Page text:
The other side of the argument is that by giving out fresh stacks, players are encouraged and given the flexibility to make those tough last minute decisions that ultimately build a bigger prize-pool. If they feel too disadvantaged, chances are they will pass and besides that, Barry Carter put it perfectly in his PokerStrategy.com article about this, saying “Let us not forget also that our target audience, poker players, are among the tardiest consumers in the world. If we are going to start penalising them for being late, we may as well fine people for being drunk in bars.”
Personally, that statement makes me wonder, “Is my own opposition to fresh starting stacks motivated a little by jealousy or lifestyle?” Really, just because some players can afford to fly by the seat of their pants, while others can’t isn’t a good enough reason to not see both sides and besides the late risers, I can certainly relate to being stuck in traffic, last minute business, etc.
All excuses aside, it was once again world renowned tournament director Matt Savage posting on 2+2 that is swaying my opinion in favor of fresh starting stacks after pointing out a few very valid points.
Matt pointed to overall tournament chip counts; not putting out full starting stacks leaves a ton of room for error and opens the door for collusion/cheating. We all can easily determine roughly how many chips are supposed to be in play, minus a bit of rounding when color ups occur. Complicate this further and it?s easy to see several ways where things could go wrong.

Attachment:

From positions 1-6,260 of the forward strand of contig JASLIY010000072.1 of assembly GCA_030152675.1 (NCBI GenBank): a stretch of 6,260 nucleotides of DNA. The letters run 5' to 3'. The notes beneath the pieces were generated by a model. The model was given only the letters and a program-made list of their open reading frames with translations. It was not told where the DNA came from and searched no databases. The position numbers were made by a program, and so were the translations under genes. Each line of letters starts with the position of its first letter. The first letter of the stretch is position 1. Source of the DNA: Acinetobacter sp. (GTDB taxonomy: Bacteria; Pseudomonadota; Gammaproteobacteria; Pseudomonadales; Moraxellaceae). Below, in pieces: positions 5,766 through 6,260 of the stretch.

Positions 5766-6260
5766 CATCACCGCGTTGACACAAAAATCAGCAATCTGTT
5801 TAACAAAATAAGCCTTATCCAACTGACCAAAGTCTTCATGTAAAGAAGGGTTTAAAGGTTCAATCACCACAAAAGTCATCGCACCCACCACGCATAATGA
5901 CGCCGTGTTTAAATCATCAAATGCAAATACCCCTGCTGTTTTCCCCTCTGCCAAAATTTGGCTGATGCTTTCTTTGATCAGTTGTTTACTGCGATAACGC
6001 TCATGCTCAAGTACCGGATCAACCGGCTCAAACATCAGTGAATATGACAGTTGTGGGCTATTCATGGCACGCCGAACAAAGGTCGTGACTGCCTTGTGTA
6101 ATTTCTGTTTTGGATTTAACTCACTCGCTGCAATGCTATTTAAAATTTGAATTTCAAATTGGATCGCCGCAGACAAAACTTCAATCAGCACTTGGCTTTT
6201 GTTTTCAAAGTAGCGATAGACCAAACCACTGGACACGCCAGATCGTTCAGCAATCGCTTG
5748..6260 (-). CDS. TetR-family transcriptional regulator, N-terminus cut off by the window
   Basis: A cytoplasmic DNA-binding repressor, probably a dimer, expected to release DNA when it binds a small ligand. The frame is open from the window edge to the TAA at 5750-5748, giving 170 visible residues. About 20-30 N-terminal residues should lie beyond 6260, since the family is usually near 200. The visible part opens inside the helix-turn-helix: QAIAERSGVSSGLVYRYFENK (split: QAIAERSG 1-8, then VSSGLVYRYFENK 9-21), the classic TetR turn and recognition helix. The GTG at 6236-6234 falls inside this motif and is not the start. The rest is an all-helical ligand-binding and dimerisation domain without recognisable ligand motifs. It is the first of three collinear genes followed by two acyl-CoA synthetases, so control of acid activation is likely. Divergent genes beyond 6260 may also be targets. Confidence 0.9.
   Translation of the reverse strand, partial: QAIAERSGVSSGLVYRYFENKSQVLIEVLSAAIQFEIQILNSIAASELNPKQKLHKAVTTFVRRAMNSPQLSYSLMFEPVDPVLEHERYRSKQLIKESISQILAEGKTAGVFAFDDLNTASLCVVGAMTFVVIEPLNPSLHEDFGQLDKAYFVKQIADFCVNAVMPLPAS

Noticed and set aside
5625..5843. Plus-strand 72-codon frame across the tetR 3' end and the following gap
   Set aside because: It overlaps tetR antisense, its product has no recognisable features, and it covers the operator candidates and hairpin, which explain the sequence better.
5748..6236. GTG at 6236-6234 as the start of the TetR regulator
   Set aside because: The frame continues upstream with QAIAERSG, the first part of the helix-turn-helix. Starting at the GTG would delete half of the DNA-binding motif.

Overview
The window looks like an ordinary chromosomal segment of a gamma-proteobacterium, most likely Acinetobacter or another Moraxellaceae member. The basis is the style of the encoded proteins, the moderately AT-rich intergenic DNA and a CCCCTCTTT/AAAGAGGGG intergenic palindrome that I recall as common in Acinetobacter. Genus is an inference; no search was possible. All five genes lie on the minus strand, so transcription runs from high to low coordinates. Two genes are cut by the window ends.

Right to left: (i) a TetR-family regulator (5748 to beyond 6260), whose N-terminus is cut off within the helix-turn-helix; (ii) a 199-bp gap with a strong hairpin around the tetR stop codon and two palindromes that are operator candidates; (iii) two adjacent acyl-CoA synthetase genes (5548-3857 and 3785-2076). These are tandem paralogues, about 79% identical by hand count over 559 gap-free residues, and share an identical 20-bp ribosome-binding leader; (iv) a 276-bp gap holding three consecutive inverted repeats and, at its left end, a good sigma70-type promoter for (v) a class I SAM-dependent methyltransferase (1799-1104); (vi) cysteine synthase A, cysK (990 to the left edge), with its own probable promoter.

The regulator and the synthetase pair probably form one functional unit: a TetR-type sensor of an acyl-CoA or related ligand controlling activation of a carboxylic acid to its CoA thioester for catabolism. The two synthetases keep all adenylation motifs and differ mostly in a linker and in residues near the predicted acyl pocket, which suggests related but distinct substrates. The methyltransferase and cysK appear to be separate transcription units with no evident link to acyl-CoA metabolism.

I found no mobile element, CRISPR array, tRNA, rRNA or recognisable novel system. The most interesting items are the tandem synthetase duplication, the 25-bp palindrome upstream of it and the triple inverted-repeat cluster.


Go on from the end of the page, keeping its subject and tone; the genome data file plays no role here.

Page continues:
Savage, along with many other players, also pointed out that blinds and average stacks will also be higher, though most of the field will still remain, leaving the late registrant mathematically disadvantaged by comparison.
On top of that, these players have missed the opportunity to evaluate all the hands that were dealt prior to their arrival and will have missed out on much of the “dead money” at the beginning stages, particularly in events that have allowed players less experienced at higher buy ins to satellite in.
When weighed against these points and considering the positive result of larger prize-pools not paying the blinds for a few levels becomes just too minimal of a perceived advantage to warrant the possible negative consequences of aggravating today’s players.
Given those points of views, it seems much easier to accept that his is the way the game has gone, what players expect and now it’s time to roll with it…making Negreanu’s sitting out and using his “star power” to influence change understandable to me.
But what do other players think? We would love to hear your take. All across Canada players can find casinos and examples of this rule, where do you play and how is it handled? Please leave your thoughts here in the comments section, in our forums or on our Facebook wall.